I chatted after with Stanley and Dick Fontaine (of the National Film & TV School) about the trustworthiness of police testimony then and now, and the power of the US authorities through the last 50 years.

Middle of the day was Roast Beef’s curious The Russian Woodpecker – an oblique route in to capturing the looming resurgence of the Cold War. It takes an artist, Fedor Alexandrovich, to know which way the wind blows in Russia/Ukraine and to become as much an over-the-horizon radar as the mysterious Duga early-warning system he discovers in the shadow of Chernobyl. Conspiracy theory, Cold War paranoia, arty kookiness and Soviet spookiness make a heady brew. Fedor and director Chad Garcia attended the screening in Sheffield’s library.

Rounded off the day at a session on Long Lost Family chaired in his usual ebullient way by ITV’s Simon Dickson (a former colleague at Channel 4) and featuring Davina McCall and Nicky Campbell. It is quite the most emotional show on TV and beautifully made (bar the music). The high production values and excellent direction mark it out from its roots in a Dutch format and a US version. Captures exactly the strengths of UK factual TV. Constructing the format on the official social worker process of adoption reunion was clever thinking. Davina and Nicky are both total pros with real heart. I’ve just watched the latest episode and there was not a dry eye in the hotel room.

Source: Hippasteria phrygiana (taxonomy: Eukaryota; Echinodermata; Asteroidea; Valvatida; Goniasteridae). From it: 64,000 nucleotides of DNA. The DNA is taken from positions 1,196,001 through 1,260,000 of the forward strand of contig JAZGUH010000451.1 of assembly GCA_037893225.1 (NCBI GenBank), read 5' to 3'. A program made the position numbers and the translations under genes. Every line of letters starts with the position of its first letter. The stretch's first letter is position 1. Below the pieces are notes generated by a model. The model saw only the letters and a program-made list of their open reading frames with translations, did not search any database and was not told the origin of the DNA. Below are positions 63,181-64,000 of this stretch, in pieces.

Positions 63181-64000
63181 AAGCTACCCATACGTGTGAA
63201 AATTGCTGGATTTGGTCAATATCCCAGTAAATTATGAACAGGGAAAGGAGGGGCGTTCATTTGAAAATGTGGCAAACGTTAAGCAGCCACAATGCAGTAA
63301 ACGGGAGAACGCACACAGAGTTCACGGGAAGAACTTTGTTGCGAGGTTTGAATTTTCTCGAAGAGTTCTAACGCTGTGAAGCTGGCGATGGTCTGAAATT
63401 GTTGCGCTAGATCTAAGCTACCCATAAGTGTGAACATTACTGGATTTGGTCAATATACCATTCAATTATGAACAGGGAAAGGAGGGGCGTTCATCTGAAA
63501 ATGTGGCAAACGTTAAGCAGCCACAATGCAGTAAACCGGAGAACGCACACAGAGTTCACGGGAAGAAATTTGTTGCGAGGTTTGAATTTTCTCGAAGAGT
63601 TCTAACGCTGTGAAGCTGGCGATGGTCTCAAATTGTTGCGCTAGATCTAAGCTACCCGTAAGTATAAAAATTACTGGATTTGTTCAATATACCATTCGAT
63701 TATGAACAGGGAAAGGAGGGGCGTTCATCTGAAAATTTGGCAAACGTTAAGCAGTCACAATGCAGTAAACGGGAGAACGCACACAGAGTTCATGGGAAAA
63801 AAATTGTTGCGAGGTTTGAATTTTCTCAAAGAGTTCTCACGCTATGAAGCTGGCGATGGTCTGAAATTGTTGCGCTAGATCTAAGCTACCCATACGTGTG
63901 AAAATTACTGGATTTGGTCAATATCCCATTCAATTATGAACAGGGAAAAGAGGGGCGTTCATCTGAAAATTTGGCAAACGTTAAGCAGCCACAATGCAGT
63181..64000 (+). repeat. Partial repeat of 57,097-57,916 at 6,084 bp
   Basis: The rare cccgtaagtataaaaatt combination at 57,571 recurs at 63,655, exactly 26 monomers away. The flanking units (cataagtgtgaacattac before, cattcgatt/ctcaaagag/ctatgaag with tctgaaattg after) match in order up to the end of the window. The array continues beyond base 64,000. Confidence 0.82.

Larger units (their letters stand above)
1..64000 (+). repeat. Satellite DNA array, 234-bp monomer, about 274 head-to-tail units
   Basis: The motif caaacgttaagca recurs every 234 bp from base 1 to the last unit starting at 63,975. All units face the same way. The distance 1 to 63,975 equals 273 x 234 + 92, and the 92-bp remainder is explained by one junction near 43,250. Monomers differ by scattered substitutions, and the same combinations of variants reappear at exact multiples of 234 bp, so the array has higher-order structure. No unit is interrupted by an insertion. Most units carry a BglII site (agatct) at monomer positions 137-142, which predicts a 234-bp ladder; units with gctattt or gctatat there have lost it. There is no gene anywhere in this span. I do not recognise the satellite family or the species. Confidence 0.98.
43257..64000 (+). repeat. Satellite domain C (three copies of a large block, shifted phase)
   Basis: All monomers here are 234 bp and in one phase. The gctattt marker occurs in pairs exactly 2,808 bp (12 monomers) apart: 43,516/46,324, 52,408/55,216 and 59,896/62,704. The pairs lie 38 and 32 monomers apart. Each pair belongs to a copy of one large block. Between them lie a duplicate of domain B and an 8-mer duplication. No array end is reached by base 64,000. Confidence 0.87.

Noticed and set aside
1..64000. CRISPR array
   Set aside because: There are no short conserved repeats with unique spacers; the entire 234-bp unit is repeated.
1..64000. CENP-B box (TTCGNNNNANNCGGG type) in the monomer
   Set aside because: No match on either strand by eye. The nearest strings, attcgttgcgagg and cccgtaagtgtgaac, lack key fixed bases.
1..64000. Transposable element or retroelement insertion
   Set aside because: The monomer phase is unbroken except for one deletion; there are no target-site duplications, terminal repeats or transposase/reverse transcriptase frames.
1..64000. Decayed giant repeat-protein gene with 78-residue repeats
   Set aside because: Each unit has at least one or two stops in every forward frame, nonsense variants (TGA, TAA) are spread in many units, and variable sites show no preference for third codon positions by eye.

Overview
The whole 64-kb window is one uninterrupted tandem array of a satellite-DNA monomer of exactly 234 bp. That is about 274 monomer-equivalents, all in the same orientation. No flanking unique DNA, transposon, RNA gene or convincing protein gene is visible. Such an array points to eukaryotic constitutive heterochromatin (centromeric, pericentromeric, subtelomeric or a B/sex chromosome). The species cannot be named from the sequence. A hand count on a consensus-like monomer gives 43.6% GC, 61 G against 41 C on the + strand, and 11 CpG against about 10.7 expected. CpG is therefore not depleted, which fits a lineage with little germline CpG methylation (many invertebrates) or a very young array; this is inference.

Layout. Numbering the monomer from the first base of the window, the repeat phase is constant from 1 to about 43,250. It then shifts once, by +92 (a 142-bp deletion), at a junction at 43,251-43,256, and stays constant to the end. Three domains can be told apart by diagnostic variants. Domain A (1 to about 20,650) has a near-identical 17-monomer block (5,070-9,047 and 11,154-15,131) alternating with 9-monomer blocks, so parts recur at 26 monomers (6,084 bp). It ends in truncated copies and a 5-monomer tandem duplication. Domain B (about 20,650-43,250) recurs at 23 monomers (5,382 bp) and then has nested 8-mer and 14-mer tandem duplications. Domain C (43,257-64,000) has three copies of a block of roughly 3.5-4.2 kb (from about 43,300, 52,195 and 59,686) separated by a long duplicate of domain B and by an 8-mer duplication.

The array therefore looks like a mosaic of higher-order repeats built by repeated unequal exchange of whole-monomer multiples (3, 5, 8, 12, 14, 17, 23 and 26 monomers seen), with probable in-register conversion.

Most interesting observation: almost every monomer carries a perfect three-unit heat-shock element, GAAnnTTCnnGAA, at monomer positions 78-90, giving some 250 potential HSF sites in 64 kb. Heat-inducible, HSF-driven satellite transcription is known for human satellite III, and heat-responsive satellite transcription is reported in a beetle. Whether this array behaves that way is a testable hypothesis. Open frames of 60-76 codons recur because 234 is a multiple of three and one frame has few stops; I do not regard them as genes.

Long Lost Family davina mccall nicky campbell

Don’t Stop the Music on Newsround

I loved Newsround as a kid. And now after all these years a bit of me gets on it – in the form of Don’t Stop the Music, the multiplatform project I’ve been working on all summer with pianist James Rhodes and Jamie Oliver’s production company, Fresh One.

Over 7,000 instruments were collected in the Don’t Stop the Music Instrument Amnesty thanks to the huge generosity of the British public and their care about music education. That makes it the biggest UK instrument amnesty ever.